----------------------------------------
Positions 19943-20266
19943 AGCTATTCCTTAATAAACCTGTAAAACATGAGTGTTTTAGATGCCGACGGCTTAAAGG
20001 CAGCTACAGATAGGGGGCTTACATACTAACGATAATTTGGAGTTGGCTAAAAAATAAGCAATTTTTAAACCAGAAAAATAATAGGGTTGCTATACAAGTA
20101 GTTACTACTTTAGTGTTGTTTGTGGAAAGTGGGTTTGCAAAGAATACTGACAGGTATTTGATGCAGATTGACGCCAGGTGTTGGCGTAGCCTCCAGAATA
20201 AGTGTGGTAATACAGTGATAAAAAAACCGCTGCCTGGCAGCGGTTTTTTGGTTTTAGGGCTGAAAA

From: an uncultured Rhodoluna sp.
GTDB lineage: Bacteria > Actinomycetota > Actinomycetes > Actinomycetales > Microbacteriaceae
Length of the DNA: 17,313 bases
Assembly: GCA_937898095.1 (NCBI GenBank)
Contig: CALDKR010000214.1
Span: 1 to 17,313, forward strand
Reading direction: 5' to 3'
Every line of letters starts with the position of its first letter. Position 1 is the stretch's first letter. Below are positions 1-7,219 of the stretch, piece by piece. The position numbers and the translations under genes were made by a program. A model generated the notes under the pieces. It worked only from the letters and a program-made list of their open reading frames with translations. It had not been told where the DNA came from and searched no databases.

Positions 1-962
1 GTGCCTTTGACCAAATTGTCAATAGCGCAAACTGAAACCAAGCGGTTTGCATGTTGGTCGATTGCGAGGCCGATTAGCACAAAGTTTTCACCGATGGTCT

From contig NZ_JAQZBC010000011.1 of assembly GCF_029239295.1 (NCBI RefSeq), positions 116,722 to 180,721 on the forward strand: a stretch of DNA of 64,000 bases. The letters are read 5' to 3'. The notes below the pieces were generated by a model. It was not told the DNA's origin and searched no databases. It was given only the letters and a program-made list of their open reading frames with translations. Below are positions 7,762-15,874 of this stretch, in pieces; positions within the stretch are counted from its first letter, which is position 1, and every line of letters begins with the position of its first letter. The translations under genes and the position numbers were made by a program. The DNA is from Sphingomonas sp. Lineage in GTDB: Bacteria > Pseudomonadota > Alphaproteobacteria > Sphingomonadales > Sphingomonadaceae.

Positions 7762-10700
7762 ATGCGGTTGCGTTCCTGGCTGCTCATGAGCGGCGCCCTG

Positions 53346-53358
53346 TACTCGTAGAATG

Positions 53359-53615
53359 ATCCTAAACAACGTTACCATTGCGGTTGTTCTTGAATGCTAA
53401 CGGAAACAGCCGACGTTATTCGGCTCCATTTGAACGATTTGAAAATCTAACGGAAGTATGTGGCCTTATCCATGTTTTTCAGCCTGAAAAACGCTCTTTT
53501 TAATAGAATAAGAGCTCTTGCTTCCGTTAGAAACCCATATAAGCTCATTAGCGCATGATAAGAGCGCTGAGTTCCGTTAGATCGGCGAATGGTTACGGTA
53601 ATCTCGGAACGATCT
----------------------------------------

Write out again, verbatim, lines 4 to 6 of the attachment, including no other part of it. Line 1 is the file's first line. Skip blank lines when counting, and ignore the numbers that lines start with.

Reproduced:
20101 GTTACTACTTTAGTGTTGTTTGTGGAAAGTGGGTTTGCAAAGAATACTGACAGGTATTTGATGCAGATTGACGCCAGGTGTTGGCGTAGCCTCCAGAATA
20201 AGTGTGGTAATACAGTGATAAAAAAACCGCTGCCTGGCAGCGGTTTTTTGGTTTTAGGGCTGAAAA

From: an uncultured Rhodoluna sp.